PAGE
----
Before beginning the Camdessus Lecture, both MD Lagarde and Governor Zhou took time to re-iterate these sentiments and assured attendees that the situation was being managed as best as possible.
Picture taken by Andrea Adrianos, IMF Press Officer
MD Lagarde’s introductory remarks were standard, providing some background on the Governor and his role in Chinese monetary policy. One thing that stuck out to me was an analogy portraying China as an ocean vessel as it continues to take on a larger role in the global economy. She posed China both as a massive container ship with influence across the entire system as well as a sleek speedboat, growing and modernizing at a prolific rate in recent years, all with Governor Zhou at its head. In either case, MD Lagarde pointed out that China’s economic activities will send out ripples in the global pool that is the international monetary system and affect huge amounts of people, alluding to the ripple effects seen from the Brexit decision across the globe.
Governor Zhou’s lecture covered a wide range of topics, including the role of the People’s Bank of China in the economy, how China is an emerging country and has an economy in transition, and the importance of exchange rates, among others. It was this latter topic that captured my attention given the morning’s events and the effect it has already had on global exchange rates: hearing the Governor speak on the role of exchange rates in China’s newly emerging command economy as a pricing signal as well as how it affects future export-led growth and the PBC’s development strategy going forward was intriguing and a great learning experience overall.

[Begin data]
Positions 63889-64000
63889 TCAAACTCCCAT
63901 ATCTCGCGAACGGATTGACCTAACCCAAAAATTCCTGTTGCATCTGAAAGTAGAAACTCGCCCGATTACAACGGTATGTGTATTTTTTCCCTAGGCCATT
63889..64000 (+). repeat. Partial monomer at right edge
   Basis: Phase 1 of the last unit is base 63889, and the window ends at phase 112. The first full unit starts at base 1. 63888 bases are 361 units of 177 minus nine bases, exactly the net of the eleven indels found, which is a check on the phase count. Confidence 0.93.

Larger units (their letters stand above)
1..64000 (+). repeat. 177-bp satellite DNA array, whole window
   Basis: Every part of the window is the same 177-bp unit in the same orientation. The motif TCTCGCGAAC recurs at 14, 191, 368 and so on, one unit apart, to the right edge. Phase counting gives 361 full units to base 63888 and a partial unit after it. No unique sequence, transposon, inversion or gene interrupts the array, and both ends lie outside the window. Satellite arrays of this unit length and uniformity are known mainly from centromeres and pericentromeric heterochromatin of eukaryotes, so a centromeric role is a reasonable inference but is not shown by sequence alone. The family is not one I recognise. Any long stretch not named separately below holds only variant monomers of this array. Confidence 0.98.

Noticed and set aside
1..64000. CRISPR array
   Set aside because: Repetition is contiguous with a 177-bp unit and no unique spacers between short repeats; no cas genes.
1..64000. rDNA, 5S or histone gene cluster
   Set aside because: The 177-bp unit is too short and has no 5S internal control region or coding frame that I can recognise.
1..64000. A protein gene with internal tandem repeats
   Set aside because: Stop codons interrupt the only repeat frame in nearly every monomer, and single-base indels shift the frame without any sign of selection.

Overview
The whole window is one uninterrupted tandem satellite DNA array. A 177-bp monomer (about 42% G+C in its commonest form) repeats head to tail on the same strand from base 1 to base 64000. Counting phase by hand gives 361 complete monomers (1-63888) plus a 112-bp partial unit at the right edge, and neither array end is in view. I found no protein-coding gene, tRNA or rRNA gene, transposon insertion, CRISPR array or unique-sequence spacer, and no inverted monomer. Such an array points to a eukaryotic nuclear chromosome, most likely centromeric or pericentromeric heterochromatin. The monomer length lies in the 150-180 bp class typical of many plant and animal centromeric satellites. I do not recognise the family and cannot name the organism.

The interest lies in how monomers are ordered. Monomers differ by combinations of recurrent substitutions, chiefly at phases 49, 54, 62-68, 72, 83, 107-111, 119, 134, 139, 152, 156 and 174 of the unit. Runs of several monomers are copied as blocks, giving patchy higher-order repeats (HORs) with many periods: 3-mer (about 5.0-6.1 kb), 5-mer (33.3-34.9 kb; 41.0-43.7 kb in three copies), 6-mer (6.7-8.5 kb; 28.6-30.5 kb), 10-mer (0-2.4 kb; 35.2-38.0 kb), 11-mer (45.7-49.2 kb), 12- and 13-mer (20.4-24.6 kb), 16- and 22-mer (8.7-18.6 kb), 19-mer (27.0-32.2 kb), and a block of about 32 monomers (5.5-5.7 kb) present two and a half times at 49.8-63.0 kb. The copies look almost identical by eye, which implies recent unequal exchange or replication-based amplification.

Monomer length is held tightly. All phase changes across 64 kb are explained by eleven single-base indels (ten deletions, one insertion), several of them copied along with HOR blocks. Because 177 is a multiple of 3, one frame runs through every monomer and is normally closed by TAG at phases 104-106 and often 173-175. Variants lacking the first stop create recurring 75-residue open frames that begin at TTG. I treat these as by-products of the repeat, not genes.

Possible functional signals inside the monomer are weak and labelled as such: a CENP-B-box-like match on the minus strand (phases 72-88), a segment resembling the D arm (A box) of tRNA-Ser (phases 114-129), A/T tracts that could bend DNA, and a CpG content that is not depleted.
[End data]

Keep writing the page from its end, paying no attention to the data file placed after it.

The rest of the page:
While I was not able to stay for the entirety of the lecture, I would describe today as reassuring. Amidst the uncertainty and fear in the international system as entities draw back from risky behavior and focus on themselves, it was rewarding to see the dedication that the IMF and various central banks across the world have in working together to best ensure global monetary and financial stability.
Some may panic as we set foot in this uncharted territory, but we must keep in mind that it could take many years for the UK to fully disengage from the EU; with Prime Minister David Cameron resigning, Parliament must hold a two-stage vote to determine his successor, which could take months. After that takes place, Cameron’s successor must activate Article 50 of the Treaty of Lisbon and carry out exit negotiations. Working out new relationships involving important issues like trade tariffs and free movement across borders could prolong negotiations even further. While it creates an uncertain and scary environment, it also gives the international system some time where things can calm down and rational thinking can take place. It will be interesting to see how this proceeds in the coming weeks as the world reviews the situation going forward.